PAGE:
"It had to happen. The most influential motorbike film is getting its sequel. It might be over forty years since Bruce Brown's totemic flick opened the world's eyes to the life-enhancing beauty of motorcycle racing - but that doesn't mean "
Bruce Brown Interview
The great director on Motorbikes, McQueen and The Endless Sunday
Bruce Brown’s creative output has been defined by quality rather than quantity.
After making the era-defining surf movie, Endless Summer, in 1966, Brown followed up four years later with On Any Sunday, the most evocative film about riding motorcycles ever made. With its gorgeously saturated 16MM tones and the way it turned the lens on an open hearted, inclusive brand of motorcycling – the original film has become the foundation myth of the alt.bike scene.
The director, however, has always said he made movies simply so he could stay on the beach longer. For the subsequent five decades Bruce Brown has lived by that ethos – peaking above the parapet only rarely. We caught up with Bruce at the European release of his son Dana’s spectacular sequel On Any Sunday – The Next Chapter.
Influx: On Any Sunday is still regarded with such affection, why?
Bruce Brown: I don’t know. I have a hard time watching my old movies, but that one I look at and go, ‘Hey, that’s not too bad.’ Part of it is the people. I had a lot of respect for them. They were virtually my heroes and they’re all still good, good friends. I see them all the time. The motorcycle community is just a bunch of really nice people.
I:How did you come up with the vision for ON ANY SUNDAY, pulling all the disparate strands together?
BB:Well, I got into motorcycle riding late in life, in the mid-60s, about the time Endless Summer came out and thought, ‘boy, this is a lot of fun!’ Then I started going to Ascot for the flat track races, met some of the riders and I’d buy my motorcycles from Malcolm Smith and rode with him a little bit. I thought, Y’know, what a bunch of nice people. At the time motorcyclists had a bad rep because of Marlon Brando and the Hells Angels and all that, but it was totally not like that. I thought, How about making a movie about something other than surfing. I went to Steve [McQueen] and said, Hey I want to do something about motorcycles. He put up the money and he was going to be in it too, and I thought, well, that can’t hurt!
I:How easy was it to get Steve McQueen involved?
BB: Steve was on board from the beginning. I’d never met him before, but I obviously knew who he was. I called up to get a meeting and met him and told him what I wanted to do. He said ‘Cool, what do you want me to do?’ And I said, ‘Pay for it.’ He said, ‘Wait a minute, I make movies, I don’t finance them.’ So I told him, Well, you can’t be in my movie then, can ya? He laughed and said ‘Let me call you tomorrow.’ He called and said ‘Yeah, let’s go for it.’ So we just sent him a bills for the money we spent. It was a pretty good deal for him, because the distributor who sold the Endless Summer bought the distribution rights before the film was even half-done, so Steve got his money back before the film was even made.
I:You were saying he gave you some advice…
BB:When we were doing ON ANY SUNDAY Steve was working on the movie, LE MANS in France and he was having all kinds of trouble with the studio. He wrote me a really nice little letter, in pencil, on this really thin onion-skin paper, and one of the things he said in the letter, and underlined five times was, NEVER EVER GET INVOLVED IN A HOLLYWOOD STUDIO! I took that to heart and I never did.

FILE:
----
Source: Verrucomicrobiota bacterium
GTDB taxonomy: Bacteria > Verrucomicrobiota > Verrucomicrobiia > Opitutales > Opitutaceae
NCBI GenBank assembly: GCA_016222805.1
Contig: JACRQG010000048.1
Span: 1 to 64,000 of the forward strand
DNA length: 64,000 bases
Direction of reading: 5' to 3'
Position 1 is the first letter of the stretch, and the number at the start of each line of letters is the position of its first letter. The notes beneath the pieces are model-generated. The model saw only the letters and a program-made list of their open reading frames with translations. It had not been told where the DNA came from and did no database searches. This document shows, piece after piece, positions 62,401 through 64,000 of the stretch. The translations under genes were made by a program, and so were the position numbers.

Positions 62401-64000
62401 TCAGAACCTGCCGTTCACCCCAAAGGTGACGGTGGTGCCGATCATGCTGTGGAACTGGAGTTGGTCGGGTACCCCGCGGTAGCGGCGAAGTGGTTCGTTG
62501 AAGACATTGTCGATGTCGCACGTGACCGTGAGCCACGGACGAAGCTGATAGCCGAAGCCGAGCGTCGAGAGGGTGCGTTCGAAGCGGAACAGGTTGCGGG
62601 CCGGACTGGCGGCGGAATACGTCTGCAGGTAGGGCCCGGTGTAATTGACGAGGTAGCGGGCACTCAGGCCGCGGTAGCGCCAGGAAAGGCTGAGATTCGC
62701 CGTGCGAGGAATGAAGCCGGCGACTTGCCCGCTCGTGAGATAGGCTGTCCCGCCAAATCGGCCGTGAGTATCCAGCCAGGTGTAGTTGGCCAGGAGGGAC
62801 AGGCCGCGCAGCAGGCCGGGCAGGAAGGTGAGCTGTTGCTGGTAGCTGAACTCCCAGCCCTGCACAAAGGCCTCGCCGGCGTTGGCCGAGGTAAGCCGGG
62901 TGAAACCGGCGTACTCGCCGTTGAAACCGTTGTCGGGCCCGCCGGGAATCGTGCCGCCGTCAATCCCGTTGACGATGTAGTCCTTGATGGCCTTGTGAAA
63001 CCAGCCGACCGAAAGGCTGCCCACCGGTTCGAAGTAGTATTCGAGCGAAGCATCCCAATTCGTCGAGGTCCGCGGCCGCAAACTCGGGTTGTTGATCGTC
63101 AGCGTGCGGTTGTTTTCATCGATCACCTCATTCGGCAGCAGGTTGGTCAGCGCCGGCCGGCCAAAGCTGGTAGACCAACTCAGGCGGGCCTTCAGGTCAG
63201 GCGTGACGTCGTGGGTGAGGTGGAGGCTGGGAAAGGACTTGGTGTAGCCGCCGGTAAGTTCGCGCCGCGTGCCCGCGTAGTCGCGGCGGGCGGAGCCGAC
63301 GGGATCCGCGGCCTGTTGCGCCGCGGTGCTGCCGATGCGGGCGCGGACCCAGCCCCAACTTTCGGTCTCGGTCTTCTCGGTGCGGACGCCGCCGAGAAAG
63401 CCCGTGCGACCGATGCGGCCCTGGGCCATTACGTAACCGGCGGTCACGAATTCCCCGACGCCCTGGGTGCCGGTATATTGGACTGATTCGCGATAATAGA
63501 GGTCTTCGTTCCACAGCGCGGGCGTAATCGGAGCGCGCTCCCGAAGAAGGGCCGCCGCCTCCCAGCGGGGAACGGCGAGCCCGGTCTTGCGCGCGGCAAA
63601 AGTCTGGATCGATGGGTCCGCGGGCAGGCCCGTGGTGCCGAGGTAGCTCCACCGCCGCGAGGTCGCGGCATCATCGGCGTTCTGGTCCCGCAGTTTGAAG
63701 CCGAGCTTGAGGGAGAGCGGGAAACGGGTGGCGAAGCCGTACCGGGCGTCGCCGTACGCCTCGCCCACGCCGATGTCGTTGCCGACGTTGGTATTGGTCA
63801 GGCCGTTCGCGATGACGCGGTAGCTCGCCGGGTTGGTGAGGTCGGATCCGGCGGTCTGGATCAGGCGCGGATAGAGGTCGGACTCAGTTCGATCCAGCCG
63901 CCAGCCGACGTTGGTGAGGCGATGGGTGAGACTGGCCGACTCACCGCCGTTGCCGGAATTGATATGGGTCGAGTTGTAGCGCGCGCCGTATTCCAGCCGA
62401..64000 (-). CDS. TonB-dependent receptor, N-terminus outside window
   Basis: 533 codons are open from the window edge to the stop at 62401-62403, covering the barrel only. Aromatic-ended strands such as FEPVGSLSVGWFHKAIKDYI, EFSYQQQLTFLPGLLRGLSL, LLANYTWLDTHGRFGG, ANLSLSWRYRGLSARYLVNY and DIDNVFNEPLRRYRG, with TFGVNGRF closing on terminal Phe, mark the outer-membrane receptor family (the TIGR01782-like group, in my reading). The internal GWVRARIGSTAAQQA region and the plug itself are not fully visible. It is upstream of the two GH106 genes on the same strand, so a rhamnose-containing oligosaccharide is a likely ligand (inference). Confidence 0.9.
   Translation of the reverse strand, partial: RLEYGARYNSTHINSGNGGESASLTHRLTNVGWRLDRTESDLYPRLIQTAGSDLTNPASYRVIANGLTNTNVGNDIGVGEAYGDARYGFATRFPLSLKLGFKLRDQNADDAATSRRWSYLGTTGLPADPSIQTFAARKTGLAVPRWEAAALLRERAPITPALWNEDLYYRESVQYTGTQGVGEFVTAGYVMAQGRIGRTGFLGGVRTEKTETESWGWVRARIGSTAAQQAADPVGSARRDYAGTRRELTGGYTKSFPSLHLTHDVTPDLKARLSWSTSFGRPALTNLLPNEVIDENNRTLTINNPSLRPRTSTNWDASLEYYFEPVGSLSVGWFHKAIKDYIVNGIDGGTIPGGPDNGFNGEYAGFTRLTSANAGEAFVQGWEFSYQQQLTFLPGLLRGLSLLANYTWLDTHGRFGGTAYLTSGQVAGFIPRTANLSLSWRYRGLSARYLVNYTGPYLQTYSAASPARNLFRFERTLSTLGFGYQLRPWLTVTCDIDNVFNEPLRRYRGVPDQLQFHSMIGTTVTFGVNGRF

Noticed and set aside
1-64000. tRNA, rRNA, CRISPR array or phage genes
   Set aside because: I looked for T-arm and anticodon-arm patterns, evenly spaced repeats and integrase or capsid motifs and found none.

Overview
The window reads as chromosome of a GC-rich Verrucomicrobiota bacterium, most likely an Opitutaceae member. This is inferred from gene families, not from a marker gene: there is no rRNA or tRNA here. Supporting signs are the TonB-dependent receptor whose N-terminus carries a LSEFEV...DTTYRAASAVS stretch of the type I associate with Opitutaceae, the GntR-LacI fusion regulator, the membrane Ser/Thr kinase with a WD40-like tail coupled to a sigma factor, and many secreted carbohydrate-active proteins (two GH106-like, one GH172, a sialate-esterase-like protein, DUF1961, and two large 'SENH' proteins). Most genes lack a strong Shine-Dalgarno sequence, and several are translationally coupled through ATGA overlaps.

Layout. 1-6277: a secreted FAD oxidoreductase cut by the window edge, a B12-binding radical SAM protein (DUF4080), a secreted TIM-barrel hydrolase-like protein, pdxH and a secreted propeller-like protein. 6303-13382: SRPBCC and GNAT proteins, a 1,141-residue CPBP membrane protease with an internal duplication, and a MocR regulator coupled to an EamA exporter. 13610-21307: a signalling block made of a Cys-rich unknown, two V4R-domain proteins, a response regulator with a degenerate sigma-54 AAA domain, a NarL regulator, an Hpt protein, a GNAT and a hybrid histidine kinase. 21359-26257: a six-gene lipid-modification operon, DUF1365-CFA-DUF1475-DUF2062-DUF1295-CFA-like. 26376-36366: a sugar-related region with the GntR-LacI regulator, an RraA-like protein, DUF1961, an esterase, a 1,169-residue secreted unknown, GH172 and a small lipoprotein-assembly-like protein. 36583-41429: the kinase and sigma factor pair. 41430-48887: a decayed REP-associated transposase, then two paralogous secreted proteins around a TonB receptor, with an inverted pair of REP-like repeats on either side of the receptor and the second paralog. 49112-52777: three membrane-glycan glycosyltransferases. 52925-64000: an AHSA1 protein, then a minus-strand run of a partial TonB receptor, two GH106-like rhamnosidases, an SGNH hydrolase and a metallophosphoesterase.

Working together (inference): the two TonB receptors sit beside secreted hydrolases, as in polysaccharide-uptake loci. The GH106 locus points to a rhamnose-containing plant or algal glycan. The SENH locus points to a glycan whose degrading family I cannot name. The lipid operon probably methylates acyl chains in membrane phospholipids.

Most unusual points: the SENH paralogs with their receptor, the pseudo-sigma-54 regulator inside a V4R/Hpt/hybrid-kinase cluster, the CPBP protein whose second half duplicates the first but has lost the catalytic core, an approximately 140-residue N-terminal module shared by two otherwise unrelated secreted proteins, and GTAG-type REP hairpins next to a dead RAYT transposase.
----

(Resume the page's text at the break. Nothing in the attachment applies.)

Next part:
I:You used helicopter shots and helmet cams while making ON ANY SUNDAY in 1970, are contemporary action sports filmmakers doing anything you didn’t do?
BB:I can’t really think of anything.
I:What the hell have they been doing for 40 years?
BB:[shrugs].Well, the helmet cam weighed 25lbs. We had two. What’s funny is we got the helmet and had to have the brackets put on. We got a large helmet, but almost all the racers were little guys, so we had about five stocking caps to put on. Originally nobody wanted to do it because it looked dangerous. So we started saying ‘Well, we’ll give you 100 bucks to wear it’, and everyone started lining up to wear it.
I:What do you think when your films are credited with helping start surf culture and the industry around it?
BB: Surf culture, I don’t even know what that is. Both sports, surfing and motorcycle racing, had a real bad reputation, the people being losers and all that stuff. So it changed the public perception of what these people are like. We started out making movies so we could stay at the beach and live the life we wanted to live, and [make movies] entertaining to the audience. We definitely started off at the grassroots.
BB:We could go to Hawaii with $100 and live for a month. We could eat for 25 cents. I hear all this stuff about lifestyle and distribution. We printed our own posters and my wife ran the projector, we’d carry our own sound system and we’d rent a high school out and show the movie. At the end, we’d count out the dollar bills and go, Wow we just made $37.50! Or $2000 or whatever, but that just went to pay the bills and make the next movie. So I really take no credit for anything about action sports or lifestyle, because I didn’t know what the hell it was.
I:Has fun become too much of a business?
BB: I think so. So much of this new so-called action sports stuff has no story, it’s just a bunch of stuff going on. Both Dana and I wonder, ‘Well, what’s the story?’
There’s got to be a story to it, people involved. Humans.
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